and the role they can and should play in congressional oversight. we've showcased the good work that igs do. in terms of the amount of money that they save and the integrity that they bring to government programs. and we've raised a number of issues that igs face, their work -- in their work and for congress. igs have to be willing to be unpopular. as several of us have said, they have to speak truth to power. while that's an overworked phrase, it is a perfect fit when it comes to inspectors general. they have to call the balls and strikes fairly, without bias, without slight of hand. they have to state the facts as they find them, and they have to stand up to criticism which is not easy. congress, the agencies, and the american public rely on the inspectors general to do that.
and igs have to engage with congress. this was the conversation you were just having to let congress know the work that they do and the recommendations that they make. they have to work -- they can't try to avoid congress which some igs might do. they have to work directly and honestly with congress, and equally and probably more importantly, they have to work equally with both sides of the aisle. although it's been 40 years since the ig act became law, the notion of inspector general actually dates back to george washington. when he wanted an inspector general for the army to be sure that the troops and his officers were doing the right thing. that was 1777. and congress took washington's idea to heart and established the first inspector general. so really it's been over 240 years, and i think we can safely say that the idea of inspectors general has stood the test of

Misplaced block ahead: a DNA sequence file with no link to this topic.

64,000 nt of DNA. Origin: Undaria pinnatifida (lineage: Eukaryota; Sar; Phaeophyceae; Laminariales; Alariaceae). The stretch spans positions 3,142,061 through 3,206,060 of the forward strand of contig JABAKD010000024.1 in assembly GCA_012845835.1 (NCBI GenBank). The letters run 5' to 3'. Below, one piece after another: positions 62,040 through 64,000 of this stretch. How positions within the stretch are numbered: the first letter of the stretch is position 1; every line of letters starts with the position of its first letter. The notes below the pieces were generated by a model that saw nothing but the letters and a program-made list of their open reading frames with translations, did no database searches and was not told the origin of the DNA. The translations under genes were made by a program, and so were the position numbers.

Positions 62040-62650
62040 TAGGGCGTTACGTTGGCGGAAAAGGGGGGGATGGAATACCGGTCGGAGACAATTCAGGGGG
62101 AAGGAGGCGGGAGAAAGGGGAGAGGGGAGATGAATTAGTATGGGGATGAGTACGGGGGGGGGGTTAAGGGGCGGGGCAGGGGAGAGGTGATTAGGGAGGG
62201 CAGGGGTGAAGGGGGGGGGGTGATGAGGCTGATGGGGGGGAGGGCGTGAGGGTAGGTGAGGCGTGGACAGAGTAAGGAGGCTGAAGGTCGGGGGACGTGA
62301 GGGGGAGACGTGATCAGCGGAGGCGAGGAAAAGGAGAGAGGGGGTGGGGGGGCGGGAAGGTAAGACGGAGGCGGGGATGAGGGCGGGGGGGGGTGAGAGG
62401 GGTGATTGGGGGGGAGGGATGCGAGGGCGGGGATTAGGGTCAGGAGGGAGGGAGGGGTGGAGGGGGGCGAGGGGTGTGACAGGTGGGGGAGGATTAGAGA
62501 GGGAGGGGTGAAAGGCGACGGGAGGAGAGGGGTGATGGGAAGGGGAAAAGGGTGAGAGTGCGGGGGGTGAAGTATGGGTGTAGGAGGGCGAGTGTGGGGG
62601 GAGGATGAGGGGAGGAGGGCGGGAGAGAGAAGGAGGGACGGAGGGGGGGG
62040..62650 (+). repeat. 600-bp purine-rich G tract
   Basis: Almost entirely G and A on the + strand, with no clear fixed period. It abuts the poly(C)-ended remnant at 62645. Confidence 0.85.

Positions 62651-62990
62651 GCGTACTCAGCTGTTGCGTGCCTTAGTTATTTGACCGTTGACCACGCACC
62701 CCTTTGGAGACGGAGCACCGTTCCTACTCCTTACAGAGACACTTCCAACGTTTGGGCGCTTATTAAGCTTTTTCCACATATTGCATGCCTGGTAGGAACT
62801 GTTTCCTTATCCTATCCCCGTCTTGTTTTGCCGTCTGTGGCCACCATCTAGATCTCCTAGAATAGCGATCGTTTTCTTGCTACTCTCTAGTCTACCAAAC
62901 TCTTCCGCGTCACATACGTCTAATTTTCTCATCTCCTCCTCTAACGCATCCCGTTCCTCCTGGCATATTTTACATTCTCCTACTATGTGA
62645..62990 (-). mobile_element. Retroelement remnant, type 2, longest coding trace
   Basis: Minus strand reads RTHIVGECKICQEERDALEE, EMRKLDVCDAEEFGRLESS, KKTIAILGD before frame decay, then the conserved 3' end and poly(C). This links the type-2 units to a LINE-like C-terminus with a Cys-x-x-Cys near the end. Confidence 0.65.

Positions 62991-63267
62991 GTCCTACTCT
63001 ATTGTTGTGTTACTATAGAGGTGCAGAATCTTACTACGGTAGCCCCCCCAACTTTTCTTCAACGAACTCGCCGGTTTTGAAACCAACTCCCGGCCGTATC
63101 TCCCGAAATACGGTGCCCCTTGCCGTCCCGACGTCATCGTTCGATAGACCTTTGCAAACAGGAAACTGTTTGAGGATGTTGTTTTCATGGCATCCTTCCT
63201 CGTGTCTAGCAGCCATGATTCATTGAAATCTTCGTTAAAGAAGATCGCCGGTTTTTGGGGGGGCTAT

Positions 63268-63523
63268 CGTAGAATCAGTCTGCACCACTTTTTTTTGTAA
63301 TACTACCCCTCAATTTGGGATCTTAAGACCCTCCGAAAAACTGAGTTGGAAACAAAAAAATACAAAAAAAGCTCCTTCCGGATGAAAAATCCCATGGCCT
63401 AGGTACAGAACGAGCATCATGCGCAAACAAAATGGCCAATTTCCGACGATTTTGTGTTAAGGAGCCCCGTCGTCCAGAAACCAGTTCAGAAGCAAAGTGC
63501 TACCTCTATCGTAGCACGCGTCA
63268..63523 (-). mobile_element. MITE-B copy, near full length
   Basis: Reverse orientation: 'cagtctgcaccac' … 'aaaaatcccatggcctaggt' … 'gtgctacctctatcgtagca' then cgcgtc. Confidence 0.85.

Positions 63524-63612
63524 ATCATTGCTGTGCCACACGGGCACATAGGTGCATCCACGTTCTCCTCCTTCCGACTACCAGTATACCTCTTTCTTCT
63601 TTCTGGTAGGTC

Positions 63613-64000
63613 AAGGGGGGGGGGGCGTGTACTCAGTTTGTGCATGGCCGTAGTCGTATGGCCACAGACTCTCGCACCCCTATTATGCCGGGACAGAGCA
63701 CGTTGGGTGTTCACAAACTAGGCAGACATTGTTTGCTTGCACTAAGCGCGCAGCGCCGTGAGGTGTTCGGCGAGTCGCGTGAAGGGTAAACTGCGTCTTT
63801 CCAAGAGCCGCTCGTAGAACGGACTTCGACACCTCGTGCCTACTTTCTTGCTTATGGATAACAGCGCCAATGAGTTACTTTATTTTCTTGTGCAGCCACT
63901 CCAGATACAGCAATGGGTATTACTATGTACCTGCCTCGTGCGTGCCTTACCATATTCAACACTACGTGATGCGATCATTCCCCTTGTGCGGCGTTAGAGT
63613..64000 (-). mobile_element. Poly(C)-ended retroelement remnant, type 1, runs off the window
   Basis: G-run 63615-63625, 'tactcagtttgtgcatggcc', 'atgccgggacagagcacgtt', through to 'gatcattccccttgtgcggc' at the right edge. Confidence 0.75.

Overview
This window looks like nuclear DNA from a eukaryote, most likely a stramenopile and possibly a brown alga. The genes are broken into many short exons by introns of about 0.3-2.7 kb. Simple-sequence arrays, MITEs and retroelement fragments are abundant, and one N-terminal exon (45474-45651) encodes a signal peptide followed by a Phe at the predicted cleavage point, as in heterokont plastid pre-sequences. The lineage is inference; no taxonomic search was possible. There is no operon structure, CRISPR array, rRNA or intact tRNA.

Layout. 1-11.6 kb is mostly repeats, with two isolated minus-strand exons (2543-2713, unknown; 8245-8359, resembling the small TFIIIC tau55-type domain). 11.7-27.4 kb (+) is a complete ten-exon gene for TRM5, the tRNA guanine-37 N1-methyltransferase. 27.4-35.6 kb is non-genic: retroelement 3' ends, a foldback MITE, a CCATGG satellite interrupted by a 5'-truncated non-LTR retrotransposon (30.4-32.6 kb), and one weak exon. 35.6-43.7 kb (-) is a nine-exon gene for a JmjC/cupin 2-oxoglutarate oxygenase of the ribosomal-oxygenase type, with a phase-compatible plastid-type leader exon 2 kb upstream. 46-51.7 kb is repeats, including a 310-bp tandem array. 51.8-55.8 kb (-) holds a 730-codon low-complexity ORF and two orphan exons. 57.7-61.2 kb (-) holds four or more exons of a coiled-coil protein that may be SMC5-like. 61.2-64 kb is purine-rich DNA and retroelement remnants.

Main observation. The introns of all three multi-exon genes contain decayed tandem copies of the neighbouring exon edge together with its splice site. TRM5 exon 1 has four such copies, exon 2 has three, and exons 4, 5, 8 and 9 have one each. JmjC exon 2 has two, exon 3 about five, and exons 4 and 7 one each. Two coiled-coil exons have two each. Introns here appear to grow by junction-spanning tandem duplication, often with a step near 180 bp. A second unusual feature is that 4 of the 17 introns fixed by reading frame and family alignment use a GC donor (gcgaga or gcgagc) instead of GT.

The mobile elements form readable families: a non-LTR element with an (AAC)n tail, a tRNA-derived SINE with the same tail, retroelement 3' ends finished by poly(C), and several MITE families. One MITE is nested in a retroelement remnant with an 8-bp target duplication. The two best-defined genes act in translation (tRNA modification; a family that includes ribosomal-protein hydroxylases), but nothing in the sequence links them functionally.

time. thank you to the 73 inspectors general who do this challenging and important work day in and day out and thank you to the thousands of dedicated employees who work with them. congress made a very wise move in creating the office, has made some very important improvements over the years, and will hopefully continue to benefit from the good work that they set in motion. thank you again for being here. and enjoy your afternoon. [applause] >> [inaudible]. [applause] >> sunday night, television and
radio host bill press talks about his book "from the left, a life in the cross fire". he's interviewed by syndicated columnist. >> who was one of the most persuasive guests that you can recall? >> john mccain. >> on what subject? >> just about anything. i admire john mccain because he was such a maverick which i liked, you know, sort of consider myself somewhat of a maverick. also brutally honest. he was willing to take on his own party. you know, i wrote a book critical about barack obama called buyer's remorse which i got a lot of flak for from my fellow democrats but i thought there's some things where i believed that obama let the progressive side down. so john mccain felt that his party was not living up to what he believed republican party should be, he was willing to say so. >> watch afterwards sunday night at 9:00 eastern on c-span 2's book tv.
sunday on american artifacts on c-span 3, tour the library of congress exhibit on the centennial of world war i, which showcases american ideas about the war through art work, posters, photographs, films, and documents. >> the idea of contributing the war through labor, the idea of growing your own food so as to conserve larger quantities for the war effort. this is actually by mable wright who is frank lloyd wright's sister, a prominent illustrator, another individual kind of rises to the surface during world war i. you see here also food conservation. this is -- i know we make everything out of corn today, but back then we didn't. so this is kind of new. again, one thing that's worth noting about this too is that in world war ii, we will ration. the government will actually step in and ration food. world war i hoover believed as head of the food administration that if you just encouraged